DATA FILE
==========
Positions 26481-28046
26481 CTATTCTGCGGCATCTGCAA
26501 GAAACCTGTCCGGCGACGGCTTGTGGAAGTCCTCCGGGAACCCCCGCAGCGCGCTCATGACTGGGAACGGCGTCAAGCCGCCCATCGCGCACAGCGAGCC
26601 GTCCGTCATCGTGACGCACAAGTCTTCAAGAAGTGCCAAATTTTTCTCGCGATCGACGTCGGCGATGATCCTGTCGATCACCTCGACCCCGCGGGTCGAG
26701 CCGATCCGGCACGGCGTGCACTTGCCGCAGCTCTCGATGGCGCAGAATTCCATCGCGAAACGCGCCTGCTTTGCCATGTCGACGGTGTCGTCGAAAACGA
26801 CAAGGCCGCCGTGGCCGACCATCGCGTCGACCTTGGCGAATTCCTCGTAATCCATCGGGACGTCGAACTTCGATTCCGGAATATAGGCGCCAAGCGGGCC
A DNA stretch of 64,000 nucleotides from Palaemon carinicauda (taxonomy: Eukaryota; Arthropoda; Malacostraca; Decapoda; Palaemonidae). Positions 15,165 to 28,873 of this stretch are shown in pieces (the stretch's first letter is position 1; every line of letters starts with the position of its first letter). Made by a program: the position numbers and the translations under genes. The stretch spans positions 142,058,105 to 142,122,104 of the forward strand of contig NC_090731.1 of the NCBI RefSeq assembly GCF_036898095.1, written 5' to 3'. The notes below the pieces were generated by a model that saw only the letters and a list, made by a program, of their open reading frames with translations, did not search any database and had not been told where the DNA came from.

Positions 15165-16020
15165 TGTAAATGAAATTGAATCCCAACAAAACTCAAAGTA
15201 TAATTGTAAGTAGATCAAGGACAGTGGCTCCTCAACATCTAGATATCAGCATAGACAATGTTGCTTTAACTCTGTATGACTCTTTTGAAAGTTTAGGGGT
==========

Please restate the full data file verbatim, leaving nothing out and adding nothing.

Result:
Positions 26481-28046
26481 CTATTCTGCGGCATCTGCAA
26501 GAAACCTGTCCGGCGACGGCTTGTGGAAGTCCTCCGGGAACCCCCGCAGCGCGCTCATGACTGGGAACGGCGTCAAGCCGCCCATCGCGCACAGCGAGCC
26601 GTCCGTCATCGTGACGCACAAGTCTTCAAGAAGTGCCAAATTTTTCTCGCGATCGACGTCGGCGATGATCCTGTCGATCACCTCGACCCCGCGGGTCGAG
26701 CCGATCCGGCACGGCGTGCACTTGCCGCAGCTCTCGATGGCGCAGAATTCCATCGCGAAACGCGCCTGCTTTGCCATGTCGACGGTGTCGTCGAAAACGA
26801 CAAGGCCGCCGTGGCCGACCATCGCGTCGACCTTGGCGAATTCCTCGTAATCCATCGGGACGTCGAACTTCGATTCCGGAATATAGGCGCCAAGCGGGCC
A DNA stretch of 64,000 nucleotides from Palaemon carinicauda (taxonomy: Eukaryota; Arthropoda; Malacostraca; Decapoda; Palaemonidae). Positions 15,165 to 28,873 of this stretch are shown in pieces (the stretch's first letter is position 1; every line of letters starts with the position of its first letter). Made by a program: the position numbers and the translations under genes. The stretch spans positions 142,058,105 to 142,122,104 of the forward strand of contig NC_090731.1 of the NCBI RefSeq assembly GCF_036898095.1, written 5' to 3'. The notes below the pieces were generated by a model that saw only the letters and a list, made by a program, of their open reading frames with translations, did not search any database and had not been told where the DNA came from.

Positions 15165-16020
15165 TGTAAATGAAATTGAATCCCAACAAAACTCAAAGTA
15201 TAATTGTAAGTAGATCAAGGACAGTGGCTCCTCAACATCTAGATATCAGCATAGACAATGTTGCTTTAACTCTGTATGACTCTTTTGAAAGTTTAGGGGT